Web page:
What are your memories of Sparky Anderson?

November 08, 2010

Gift for gab a plus

Bill Shaikin

Los Angeles Times

It would be too simple to say that Anderson won because he lasted, although it is true players knew there would be no point in trying to undermine the manager and get him fired.

Anderson had great players, of course, especially in Cincinnati. But his genius was in making players feel good even when they faltered. The clubhouse usually opens to the media 10 minutes after a game, but Anderson would keep his clubhouse closed for 15 or 20 minutes after a tough loss. The media would first assemble in the manager's office, where Anderson took the pressure off his players by talking and talking and talking.

He talked for so long that by the time the reporters left his office, the guy that dropped the fly ball or gave up the game-winning home run might not have to explain his failure to reporters — because he might be long gone.


Treated everyone well

Paul Doyle

Hartford Courant

Sparky Anderson was in the final season of his Hall of Fame managerial career in 1995, my first season on the Red Sox beat. On a weekend trip to Detroit, Anderson held court in the home dugout as reporters came and went.

Anderson talked and talked, answered every question and treated an anonymous rookie reporter from Hartford like an old friend.

And he sometimes talked himself in circles. He overhyped players (Mike Laga, anyone?) and could laugh at himself when he misspoke. Our favorite Sparky-ism: Calling his favorite Boston restaurant "Lethal Seafood."

Yes, I still think of Anderson every time I see a Legal Sea Foods. And that leads to memories of a nice man treating everyone — from his best player to some unknown reporter — with kindness.


Fun, fairness his forte

Peter Schmuck

Baltimore Sun

When I heard that Sparky Anderson had passed away last week, this is what popped into my mind:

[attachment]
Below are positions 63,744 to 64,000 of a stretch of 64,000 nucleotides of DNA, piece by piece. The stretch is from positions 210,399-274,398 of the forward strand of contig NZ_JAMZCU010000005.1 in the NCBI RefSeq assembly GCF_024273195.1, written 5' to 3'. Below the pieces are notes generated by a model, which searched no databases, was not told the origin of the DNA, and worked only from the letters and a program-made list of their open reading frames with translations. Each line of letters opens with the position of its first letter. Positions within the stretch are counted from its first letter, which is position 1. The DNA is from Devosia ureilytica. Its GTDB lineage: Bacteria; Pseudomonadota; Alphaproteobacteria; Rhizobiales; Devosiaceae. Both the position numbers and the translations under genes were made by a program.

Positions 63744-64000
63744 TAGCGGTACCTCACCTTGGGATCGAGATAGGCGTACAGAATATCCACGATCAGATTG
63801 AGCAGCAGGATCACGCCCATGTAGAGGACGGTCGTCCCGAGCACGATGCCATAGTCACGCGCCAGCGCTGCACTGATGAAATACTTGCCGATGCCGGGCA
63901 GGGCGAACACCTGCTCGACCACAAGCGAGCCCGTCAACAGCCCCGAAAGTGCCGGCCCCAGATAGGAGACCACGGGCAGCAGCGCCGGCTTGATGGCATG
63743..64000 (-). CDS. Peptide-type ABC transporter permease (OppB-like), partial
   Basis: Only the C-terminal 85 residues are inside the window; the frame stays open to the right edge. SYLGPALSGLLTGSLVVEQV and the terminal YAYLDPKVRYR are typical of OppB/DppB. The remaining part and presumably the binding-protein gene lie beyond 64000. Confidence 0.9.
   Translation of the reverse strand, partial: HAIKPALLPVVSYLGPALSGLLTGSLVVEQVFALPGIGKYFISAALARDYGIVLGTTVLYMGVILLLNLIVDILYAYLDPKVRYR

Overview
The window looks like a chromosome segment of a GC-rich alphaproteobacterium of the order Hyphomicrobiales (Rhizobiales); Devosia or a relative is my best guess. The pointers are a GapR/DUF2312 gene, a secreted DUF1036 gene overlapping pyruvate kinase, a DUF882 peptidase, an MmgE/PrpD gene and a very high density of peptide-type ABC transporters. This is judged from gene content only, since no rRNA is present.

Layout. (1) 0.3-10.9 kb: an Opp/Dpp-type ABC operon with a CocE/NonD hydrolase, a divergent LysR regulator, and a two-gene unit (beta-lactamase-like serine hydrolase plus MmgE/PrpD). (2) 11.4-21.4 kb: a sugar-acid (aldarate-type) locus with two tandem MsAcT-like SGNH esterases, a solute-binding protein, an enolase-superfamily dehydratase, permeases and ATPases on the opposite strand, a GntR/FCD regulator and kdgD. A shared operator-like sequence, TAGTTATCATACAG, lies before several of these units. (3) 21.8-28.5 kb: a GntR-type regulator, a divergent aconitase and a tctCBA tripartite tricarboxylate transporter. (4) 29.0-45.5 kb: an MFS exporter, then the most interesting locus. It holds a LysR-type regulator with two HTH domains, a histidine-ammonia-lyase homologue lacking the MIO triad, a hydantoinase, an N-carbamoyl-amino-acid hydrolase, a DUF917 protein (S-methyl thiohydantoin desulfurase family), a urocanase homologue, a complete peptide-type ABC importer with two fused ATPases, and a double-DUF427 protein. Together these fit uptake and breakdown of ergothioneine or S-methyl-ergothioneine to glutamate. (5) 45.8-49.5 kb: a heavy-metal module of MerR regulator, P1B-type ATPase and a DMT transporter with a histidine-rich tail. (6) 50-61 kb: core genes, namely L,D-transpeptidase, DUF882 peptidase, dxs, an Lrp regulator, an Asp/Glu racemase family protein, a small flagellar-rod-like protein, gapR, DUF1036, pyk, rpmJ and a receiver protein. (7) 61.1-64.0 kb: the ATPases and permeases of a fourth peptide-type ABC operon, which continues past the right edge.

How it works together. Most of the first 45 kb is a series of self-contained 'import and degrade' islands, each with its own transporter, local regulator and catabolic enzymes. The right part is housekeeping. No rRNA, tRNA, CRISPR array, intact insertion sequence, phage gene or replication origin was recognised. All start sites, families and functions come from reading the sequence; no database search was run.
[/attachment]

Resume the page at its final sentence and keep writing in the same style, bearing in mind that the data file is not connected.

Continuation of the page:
I sure hope the angels like to talk baseball. The real angels. Not the ones in Anaheim.

George Anderson had so much enthusiasm for the game that it often bubbled over into ridiculous hyperbole. He could talk up a utility infielder into a Hall of Famer just as easily as he could massage the ego of a superstar. He was what baseball should be all about — fun and fair. He was the perfect compromise between Tommy Lasorda and Gene Mauch, because he took the game seriously but never himself.

There are still some great characters in sports, but the games people play for money have largely become a big business. Anderson never looked like he was at work. That should be his epitaph.


Passion for baseball

Mark Gonzales

Chicago Tribune

Sparky never was at a loss for words when it came to expressing his opinions.

He didn't know who the heck I was, but he gave me and another writer plenty of time at the Oakland Coliseum in 1988. The subject was comparing the fast starts of the Athletics and his 1984 Tigers. Sparky's veins were popping out of his neck, but you could sense his passion while he was stressing the ways in which his Tigers were superior to the A's.

He was explaining his reasons while the Tigers were taking batting practice. By the time Sparky finished filling our notebooks, it was only 20 minutes before first pitch. But he didn't seem to mind. We were talking baseball — a subject Sparky was passionate about and had time to talk about with anyone who was eager to listen.


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